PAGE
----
So one night back in August I decided to calculate how much we’ve paid toward our student loans so far because it had been exactly a year since we started paying. This wasn’t an easy task because just looking at the current balances and comparing them with the starting balances does not tell you how much you’ve paid. In fact, that’s what prompted me to calculate how much we’ve actually paid; I thought “wow, it seems like the balance hasn’t gone down much and it feels like we’ve paid more than this.” Spoiler alert: we had.
Long story short, I made a Google Sheet (because of course I did) to list each payment made and compare balances to payments, etc. What I found was pretty maddening (whichever definition of that word you’re thinking – you are right). Since a couple months have passed since August, I’m going to plug in our current numbers for this post. The total we’ve paid on student loans in 14 months is: *can I get a drumroll please*
THAT is something to be proud of. Over $15,000 in just over a year amounts to about a third of our total take-home pay for that time period. You’d think paying that much in one year would make a nice dent in our total combined $108,000 student loan debt, right?
Guess how much our total balance has gone down?
That’s $5,216.62 (yes, the 62 cents matters!) that feels like it doesn’t even count. About a third of the money we have paid is just gone. That’s how it feels, at least; it’s invisible because it went to interest and so our loan balance doesn’t reflect that 5K that has been paid. Instead of a balance of $92,400, our total balance is $97,700. I rejoiced when our balance went below the 100K mark, which is kind of depressing when you think about how much debt we have (I’ve said it before, this is MORE THAN OUR WHOLE HOUSE COST). And you might be thinking “yeah, yeah, that’s how it works, shouldn’t have borrowed that much, blah blah blah.” Or at least that’s how I picture some scolding baby boomer talking about how silly we millennials are (though I’ve never actually heard or seen anyone say things like that except from random commenters on Facebook articles. Going down the rabbit hole of reading comment sections is my guilty pleasure.). My response: Sure! But it still sucks!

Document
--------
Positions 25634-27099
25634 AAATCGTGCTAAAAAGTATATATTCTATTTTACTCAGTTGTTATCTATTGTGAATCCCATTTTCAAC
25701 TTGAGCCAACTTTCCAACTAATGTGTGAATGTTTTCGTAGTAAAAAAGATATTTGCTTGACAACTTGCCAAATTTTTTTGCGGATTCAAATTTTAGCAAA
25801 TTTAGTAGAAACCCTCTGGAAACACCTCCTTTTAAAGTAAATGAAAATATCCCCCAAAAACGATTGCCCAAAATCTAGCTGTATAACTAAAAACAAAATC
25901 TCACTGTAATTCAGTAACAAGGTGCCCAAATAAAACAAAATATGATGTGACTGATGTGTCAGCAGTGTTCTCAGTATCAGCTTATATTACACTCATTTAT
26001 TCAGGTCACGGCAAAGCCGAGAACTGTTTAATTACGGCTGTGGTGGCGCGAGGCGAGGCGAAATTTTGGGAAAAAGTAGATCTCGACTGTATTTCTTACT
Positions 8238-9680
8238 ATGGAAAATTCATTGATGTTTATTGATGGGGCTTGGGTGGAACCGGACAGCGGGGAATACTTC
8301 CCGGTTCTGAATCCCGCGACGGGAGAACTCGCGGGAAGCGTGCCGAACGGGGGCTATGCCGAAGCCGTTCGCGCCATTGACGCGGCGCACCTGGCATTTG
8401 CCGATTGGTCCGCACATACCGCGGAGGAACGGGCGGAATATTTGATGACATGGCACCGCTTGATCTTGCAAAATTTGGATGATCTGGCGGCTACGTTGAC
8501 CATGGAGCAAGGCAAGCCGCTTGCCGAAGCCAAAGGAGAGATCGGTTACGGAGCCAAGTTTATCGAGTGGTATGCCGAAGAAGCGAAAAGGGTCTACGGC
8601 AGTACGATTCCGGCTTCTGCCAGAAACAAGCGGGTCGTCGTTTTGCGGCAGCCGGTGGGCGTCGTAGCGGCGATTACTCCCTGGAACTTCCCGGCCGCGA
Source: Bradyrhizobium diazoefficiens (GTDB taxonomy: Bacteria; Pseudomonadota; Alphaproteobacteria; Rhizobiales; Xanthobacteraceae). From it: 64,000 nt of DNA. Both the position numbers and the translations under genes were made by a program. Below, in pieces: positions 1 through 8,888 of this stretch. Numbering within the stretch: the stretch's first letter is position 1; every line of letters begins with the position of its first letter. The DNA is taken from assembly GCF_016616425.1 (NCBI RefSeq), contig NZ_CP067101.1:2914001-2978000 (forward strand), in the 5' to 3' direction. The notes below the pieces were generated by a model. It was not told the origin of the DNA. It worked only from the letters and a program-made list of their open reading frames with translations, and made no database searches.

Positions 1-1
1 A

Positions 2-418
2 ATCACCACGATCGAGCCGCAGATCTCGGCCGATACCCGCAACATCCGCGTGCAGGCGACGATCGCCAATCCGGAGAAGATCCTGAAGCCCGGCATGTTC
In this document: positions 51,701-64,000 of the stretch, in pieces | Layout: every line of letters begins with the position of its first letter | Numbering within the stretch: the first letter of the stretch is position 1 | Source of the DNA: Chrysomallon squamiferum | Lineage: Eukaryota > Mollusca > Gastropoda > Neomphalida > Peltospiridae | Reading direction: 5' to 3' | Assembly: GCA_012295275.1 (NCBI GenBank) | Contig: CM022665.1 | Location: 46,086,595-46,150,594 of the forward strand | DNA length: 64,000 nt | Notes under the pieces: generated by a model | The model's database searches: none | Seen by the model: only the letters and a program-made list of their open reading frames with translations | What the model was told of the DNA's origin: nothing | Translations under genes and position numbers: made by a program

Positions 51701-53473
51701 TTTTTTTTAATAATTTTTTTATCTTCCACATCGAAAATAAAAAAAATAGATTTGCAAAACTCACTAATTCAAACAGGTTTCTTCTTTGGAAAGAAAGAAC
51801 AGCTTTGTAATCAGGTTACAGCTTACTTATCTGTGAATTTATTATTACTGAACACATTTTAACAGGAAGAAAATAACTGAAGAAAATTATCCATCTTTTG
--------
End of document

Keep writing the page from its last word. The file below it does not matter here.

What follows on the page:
Of course I felt the need to do these calculations right before bed (because who needs sleep when you’ve got crushing student loan debt, #amiright?). So I spent the next hour, when I should have been peacefully asleep, obsessing over the possibility of refinancing to get a lower interest rate. I’m still on the fence about that idea, but it’s on the table. Anyway, I hope this creates some solidarity for those of you who feel like you’re paying a lot of money and your balance just doesn’t seem to be reflecting that. That’s probably exactly what’s happening. Not really a comforting thought, but as they say, “the more you know.”
Maybe this just felt like me complaining. Well, it was, so… That’s just what we millennials do, you scolding baby boomer, you. 😆